Turning public buildings into solar energy plants

With the cost of energy constantly rising, countries all over the world are turning to renewable energy to solve their energy needs. Cyprus meanwhile is turning to the sun to solve their energy needs.

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Combining energy and education: Solar panel installation at Omodous High School. Combining energy and education: Solar panel installation at Omodous High School.

Enjoying more than 300 days of 75 % sunshine, Cyprus is a prime candidate to harness solar energy. The island already holds the unofficial 'world record' in solar water heating with almost every household having a system installed, officials estimate that more than 750 000 m² of solar collectors are installed on the island. Cyprus has now expanded the coverage of photovoltaic systems to public buildings, schools and military camps.

Harnessing public buildings

To date, as a result of the ERDF funding 65 photovoltaic systems have been delivered with a total capacity of 1 100 kW (kilowatts). The systems were installed on the roofs of six public buildings, 54 schools and 5 military camps and included a wide range of kilowatt capacities. More specifically they installed 19 systems of 5 kW, 16 systems 10 kW, 3 systems 15 kW, 15 systems 20 kW, 4 systems 25 kW, 1 system of 30 kW, 1 system of 35 kW, 1 system 40 kW, 1 system of 45 kW, 3 systems 50 kW and 1 system of 100 kW. All of these were connected with the national grid which then distributed the electricity produced.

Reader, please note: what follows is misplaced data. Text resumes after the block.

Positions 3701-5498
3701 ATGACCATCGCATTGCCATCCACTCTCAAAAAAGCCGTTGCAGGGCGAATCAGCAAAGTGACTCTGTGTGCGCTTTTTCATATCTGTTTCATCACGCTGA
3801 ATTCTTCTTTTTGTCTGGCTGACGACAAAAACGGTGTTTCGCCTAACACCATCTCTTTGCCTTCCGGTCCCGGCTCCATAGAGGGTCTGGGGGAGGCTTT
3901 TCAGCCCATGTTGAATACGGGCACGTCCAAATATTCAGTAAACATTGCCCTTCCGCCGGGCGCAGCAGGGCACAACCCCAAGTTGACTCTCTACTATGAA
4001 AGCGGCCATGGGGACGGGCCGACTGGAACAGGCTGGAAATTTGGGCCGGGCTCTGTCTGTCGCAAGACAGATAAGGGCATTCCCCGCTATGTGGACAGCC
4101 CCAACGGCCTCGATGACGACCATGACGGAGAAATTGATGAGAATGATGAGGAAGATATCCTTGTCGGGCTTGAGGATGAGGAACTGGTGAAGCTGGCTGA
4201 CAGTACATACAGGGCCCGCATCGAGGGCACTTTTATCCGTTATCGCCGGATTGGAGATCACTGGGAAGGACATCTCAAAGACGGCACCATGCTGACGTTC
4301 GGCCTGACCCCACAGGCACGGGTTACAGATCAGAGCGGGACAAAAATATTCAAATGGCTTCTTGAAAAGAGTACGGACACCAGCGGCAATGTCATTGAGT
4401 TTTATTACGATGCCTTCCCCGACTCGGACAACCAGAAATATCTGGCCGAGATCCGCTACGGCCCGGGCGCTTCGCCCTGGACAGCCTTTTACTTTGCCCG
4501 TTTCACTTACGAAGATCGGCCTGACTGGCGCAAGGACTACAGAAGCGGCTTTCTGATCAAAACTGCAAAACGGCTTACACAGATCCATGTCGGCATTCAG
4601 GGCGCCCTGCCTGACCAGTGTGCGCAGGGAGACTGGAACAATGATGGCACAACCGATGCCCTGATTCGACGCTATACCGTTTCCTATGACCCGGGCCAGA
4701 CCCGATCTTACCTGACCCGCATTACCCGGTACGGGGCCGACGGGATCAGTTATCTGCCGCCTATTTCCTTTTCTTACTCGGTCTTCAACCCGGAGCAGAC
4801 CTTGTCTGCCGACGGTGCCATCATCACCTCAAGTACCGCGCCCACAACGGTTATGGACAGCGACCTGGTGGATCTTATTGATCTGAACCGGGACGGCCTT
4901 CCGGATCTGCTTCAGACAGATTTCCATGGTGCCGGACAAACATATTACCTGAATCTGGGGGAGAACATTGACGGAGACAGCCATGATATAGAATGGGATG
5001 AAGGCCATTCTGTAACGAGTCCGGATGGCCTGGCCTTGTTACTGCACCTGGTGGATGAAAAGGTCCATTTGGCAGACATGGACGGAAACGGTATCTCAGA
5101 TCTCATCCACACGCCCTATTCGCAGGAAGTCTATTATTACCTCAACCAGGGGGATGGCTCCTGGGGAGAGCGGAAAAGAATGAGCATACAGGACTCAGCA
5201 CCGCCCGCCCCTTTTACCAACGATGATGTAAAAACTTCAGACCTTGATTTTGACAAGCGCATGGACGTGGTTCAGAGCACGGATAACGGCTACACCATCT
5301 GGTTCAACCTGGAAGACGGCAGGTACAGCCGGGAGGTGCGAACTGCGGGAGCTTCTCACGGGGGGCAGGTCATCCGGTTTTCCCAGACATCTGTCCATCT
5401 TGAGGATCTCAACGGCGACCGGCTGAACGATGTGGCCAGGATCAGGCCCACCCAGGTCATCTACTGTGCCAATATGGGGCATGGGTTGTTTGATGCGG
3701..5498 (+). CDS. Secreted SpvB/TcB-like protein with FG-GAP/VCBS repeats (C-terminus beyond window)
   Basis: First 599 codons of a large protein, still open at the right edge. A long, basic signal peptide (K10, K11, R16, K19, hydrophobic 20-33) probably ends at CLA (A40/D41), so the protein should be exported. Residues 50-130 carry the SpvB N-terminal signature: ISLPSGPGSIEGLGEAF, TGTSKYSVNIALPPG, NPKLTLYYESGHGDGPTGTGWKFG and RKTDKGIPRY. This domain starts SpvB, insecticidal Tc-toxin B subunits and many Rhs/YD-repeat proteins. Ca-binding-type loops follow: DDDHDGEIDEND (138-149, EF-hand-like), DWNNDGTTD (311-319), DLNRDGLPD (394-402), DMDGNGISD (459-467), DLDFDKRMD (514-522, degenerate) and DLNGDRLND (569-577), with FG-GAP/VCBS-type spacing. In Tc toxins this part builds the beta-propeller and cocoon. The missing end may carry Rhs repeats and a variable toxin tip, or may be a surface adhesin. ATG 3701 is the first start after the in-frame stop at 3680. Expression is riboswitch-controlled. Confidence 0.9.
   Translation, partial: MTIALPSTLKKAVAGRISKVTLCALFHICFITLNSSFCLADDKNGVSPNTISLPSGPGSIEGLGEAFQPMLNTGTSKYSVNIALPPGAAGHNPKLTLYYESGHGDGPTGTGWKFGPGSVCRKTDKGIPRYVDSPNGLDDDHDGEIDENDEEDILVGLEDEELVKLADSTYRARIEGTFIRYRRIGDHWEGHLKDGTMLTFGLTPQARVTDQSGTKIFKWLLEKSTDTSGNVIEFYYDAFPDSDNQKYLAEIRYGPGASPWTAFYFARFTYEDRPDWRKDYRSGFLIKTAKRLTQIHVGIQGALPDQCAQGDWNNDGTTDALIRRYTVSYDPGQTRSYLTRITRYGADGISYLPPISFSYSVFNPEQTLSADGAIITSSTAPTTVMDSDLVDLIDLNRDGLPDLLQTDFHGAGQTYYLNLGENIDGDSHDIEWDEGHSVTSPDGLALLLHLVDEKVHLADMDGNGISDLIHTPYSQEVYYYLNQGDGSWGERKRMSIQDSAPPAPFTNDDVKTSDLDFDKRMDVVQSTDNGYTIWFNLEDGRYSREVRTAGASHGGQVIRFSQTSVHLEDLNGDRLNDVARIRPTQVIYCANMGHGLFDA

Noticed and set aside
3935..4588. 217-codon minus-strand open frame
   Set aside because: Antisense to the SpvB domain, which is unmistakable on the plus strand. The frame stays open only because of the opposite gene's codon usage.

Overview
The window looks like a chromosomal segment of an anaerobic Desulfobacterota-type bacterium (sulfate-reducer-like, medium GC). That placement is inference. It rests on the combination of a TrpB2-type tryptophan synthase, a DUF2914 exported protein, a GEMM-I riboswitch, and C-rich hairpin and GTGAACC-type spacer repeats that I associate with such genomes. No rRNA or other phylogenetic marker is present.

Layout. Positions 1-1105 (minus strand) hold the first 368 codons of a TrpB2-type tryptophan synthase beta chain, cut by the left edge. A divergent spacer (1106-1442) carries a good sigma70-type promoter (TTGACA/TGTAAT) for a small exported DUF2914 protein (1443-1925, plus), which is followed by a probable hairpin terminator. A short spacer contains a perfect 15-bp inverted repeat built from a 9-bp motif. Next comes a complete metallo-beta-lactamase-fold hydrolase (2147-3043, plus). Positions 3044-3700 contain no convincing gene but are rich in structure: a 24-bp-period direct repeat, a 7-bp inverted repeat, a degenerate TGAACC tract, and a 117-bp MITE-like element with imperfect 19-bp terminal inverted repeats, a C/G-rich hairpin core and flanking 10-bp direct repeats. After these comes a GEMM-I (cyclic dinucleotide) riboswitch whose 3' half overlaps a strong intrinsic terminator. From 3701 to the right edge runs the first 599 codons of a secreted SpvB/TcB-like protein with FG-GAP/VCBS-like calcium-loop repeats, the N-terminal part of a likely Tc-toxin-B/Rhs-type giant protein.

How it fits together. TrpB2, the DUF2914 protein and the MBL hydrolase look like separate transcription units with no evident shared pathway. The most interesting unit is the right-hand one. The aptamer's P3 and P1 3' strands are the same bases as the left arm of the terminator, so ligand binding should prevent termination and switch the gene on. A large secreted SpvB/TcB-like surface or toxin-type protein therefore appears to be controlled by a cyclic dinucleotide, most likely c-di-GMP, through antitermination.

As well as reducing the electricity cost of each building, it also served to raise the awareness of students in photovoltaics through educational material - specifically 50 training models of photovoltaic systems which were purchased for schools.

Harmonising with the EU

As an island, Cyprus is not connected to a larger electricity grid and cannot purchase electricity from a neighbour, meaning that it needs to generate itself all the electricity to fulfil its needs. However by implementing this programme it is coming into closer alignment with EU legislation in the field of energy through prioritising the promotion of saving energy and the use of renewable energy.

According to officials, the project helps to achieve a key commitment of Cyprus in the area of encouraging the use of renewable energy sources (RES) and the promotion of energy saving in the context of strengthening sustainability. The high cost of photovoltaic systems in relation to more conventional technologies meant that without EU funding, the project could not have been completed.

Total and EU funding

The project “Photovoltaic systems in public buildings, schools and military camps” had a total eligible budget of EUR 5 043 989, with the EU’s European Regional Development Fund contributing EUR 3 134 474 for the 2007 to 2013 programming period. The project is funded through the priority “Environment and energy infrastructure” of the Operational Programme “Sustainability and Competitiveness”.

Draft date